July 19, 2023 | Reading Time: 3 minutes

For the House Republicans, the scientific method itself is now evidence of conspiracy

They seized on a snippet of a researcher’s email in which he and colleagues tried to disprove the lab leak theory. Yes, that’s science.

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A scientific paper now ranks with the grassy knoll in the minds of conspiracy theorists. “The Proximal Origin of SARS-CoV-2” (2020) has become an object of obsession complete with its own rich folklore. Last week, House Republicans devoted a three-hour hearing to haranguing the scientists who wrote it. 

Two of the paper’s authors, Dr. Kristian Andersen and Dr. Robert F. Garry, were hauled before the committee to answer for their defiance from GOP orthodoxy.

The GOP party line is that Dr. Anthony Fauci somehow forced a group of university professors to publish a peer-reviewed paper arguing that Covid-19 wasn’t a bioweapon or a laboratory construct. Fauci supposedly wanted to discredit the lab leak because he helped the Wuhan Institute of Virology create the virus. No, really. They get indignant when you call it a conspiracy theory, but that’s the B-movie plot they’re pushing. 

No, really. That’s the B-movie plot they’re pushing. 

The proximal origin of Proximal Origin was not Fauci’s NIAID lair, but a teleconference organized by Dr. Jeremy Farrar, then the head of a UK research charity. Farrar set the agenda, invited the guests, and even provided tech support. The witnesses testified that Fauci hopped on the call but said little of substance. 

Andersen also testified that, far from pressuring him to debunk the lab leak, Fauci had encouraged him to publish any evidence that he might find of a leak and offered to help him share any such evidence with the proper authorities. These are not the actions of someone orchestrating a massive coverup.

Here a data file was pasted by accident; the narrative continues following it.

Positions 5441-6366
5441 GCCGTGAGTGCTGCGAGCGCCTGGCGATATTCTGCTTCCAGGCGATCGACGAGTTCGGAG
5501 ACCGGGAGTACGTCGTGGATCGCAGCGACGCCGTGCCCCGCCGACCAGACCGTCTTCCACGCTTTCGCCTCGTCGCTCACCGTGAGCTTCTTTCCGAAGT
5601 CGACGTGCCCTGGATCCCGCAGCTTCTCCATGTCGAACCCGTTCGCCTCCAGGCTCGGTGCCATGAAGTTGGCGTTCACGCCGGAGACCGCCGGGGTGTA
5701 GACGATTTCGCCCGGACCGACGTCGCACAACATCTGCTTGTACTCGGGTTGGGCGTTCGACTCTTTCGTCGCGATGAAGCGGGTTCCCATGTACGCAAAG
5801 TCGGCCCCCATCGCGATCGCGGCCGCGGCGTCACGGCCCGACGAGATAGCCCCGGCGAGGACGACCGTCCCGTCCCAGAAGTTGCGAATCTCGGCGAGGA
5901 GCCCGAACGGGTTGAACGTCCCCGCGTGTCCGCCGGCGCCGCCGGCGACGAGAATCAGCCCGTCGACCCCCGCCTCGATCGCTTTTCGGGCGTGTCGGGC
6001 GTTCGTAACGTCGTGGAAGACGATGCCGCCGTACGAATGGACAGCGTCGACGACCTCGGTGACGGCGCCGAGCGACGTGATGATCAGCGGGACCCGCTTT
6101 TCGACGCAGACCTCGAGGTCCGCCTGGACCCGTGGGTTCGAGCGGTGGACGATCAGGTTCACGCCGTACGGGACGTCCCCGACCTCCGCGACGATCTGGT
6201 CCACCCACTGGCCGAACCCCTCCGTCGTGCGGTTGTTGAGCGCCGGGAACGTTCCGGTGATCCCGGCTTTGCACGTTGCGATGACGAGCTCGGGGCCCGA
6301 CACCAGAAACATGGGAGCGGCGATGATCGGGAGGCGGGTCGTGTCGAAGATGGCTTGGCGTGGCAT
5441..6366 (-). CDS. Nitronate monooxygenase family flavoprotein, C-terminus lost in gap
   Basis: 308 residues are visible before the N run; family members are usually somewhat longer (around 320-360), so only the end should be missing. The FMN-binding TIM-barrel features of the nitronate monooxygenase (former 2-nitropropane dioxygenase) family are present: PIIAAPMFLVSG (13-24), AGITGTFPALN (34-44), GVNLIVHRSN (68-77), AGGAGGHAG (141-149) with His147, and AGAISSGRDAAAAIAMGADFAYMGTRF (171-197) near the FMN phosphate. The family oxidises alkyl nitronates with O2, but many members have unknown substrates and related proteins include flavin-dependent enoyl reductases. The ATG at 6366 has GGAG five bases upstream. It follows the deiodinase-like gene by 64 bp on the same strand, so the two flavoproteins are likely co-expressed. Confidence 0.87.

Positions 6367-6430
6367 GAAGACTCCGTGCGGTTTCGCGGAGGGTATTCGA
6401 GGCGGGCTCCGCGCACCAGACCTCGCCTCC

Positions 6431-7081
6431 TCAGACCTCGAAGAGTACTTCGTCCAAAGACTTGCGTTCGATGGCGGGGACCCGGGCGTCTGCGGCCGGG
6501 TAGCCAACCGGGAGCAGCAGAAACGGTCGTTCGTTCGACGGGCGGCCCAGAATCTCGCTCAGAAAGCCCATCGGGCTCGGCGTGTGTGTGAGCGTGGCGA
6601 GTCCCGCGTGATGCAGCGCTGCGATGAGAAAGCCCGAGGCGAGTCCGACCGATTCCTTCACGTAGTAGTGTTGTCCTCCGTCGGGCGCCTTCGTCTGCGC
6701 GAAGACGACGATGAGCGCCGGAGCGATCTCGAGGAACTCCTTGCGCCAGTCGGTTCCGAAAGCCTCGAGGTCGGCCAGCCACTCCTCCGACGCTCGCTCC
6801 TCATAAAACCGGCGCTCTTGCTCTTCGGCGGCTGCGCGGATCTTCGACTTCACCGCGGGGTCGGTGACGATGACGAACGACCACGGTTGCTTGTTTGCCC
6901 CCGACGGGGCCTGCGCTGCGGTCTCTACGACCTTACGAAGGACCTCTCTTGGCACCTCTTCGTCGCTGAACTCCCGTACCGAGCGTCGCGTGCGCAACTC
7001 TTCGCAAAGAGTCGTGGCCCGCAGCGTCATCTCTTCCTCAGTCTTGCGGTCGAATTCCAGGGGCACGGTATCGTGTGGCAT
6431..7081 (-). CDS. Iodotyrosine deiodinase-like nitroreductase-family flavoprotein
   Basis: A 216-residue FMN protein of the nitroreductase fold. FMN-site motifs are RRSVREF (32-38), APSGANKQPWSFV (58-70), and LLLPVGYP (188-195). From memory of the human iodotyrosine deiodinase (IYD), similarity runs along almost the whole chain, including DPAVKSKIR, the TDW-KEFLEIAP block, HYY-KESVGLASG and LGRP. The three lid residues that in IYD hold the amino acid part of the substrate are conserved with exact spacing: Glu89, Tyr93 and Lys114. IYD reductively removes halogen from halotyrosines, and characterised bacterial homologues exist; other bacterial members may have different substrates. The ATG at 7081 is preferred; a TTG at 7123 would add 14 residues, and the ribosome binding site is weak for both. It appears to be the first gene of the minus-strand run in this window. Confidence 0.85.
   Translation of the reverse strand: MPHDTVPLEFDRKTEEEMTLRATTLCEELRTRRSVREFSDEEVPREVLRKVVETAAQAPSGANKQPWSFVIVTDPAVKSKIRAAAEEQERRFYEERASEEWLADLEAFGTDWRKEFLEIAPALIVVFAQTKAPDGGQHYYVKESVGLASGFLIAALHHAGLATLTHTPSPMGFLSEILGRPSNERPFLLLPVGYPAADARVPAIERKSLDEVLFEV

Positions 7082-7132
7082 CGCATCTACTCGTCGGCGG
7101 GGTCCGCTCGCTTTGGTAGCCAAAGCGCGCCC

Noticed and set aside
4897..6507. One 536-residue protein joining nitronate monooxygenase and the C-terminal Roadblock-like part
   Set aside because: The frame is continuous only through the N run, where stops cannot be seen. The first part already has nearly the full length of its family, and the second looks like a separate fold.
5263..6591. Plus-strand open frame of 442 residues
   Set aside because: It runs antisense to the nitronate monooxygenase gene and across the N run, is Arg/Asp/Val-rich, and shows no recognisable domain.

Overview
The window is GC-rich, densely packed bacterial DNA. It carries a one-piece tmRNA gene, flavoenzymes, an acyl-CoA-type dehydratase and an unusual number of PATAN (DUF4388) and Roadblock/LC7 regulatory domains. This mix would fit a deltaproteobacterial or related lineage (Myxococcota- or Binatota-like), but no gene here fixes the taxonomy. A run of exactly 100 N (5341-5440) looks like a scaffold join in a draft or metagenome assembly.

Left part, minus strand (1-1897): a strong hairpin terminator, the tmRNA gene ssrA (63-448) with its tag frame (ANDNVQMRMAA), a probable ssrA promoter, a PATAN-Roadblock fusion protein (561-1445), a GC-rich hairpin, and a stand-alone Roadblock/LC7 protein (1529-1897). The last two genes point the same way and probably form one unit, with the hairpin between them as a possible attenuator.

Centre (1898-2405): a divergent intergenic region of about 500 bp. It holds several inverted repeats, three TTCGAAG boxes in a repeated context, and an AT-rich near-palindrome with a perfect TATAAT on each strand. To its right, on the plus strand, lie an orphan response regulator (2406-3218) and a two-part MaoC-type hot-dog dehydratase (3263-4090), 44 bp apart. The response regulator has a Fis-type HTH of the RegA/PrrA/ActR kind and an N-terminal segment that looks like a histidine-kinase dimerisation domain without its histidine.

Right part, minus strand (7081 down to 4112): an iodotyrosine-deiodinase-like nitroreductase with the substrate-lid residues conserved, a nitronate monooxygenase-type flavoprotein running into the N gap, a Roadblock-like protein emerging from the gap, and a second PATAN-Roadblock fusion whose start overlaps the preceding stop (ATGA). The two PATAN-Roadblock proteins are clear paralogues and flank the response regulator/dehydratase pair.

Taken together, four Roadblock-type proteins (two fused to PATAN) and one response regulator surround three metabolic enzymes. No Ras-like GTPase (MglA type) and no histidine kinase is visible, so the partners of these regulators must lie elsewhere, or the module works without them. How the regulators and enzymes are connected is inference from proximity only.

In lab leak lore, the researchers’ open-mindedness is evidence of coercion. The subpoenaed emails show that, far from being reflexive leak deniers, the authors of this paper thought they saw features that couldn’t have evolved naturally. If they couldn’t explain how the virus might have arisen in nature, that raised red flags that it might have been engineered. But once they delved into the quirks of SCV2 and explored the weird and wonderful features of wild coronaviruses, their doubts were allayed. 

If Fauci was orchestrating a coverup, why would he pick scientists who said they took the lab leak seriously?

Another plank in the GOP conspiracy theory is that Fauci bribed Andersen to argue against the lab leak with a federal research grant. In fact, that grant was awarded before the pandemic started. As is standard for such grants, the award was based on high scores by independent reviewers, not the whims of Tony Fauci.

The majority falsely claimed in its report that the authors sent the paper to Fauci for editing and approval before it was published. In fact, Fauci received a copy of the manuscript that had already been accepted by the journal and didn’t offer any comments. 


Most disturbing of all, Republicans tried to spin the scientific method itself as evidence of a conspiracy. They seized on a snippet of an Andersen email stating that he and his colleagues were trying to disprove the lab leak theory. That’s not a conspiracy, that’s science. Experimenters start with a testable hypothesis like, “Sars-CoV-2 leaked from a lab” and then they do their best to knock it down. If they can’t defeat it, the hypothesis survives to be tested again another day. As Andersen explained, they couldn’t definitively disprove a lab leak, but the evidence convinced them it was unlikely.  

“My early hypothesis was that of a ‘lab theory’ and when I stated that we were “trying to disprove any type of lab theory,” I was specifically referring to the concept of falsification,” Andersen said in his written remarks.

“This is a text-book example of the scientific method in use.” 

Lindsay Beyerstein covers legal affairs, health care and politics for the Editorial Board. An award-winning documentary filmmaker, she’s a judge for the Sidney Hillman Foundation. Find her @beyerstein.

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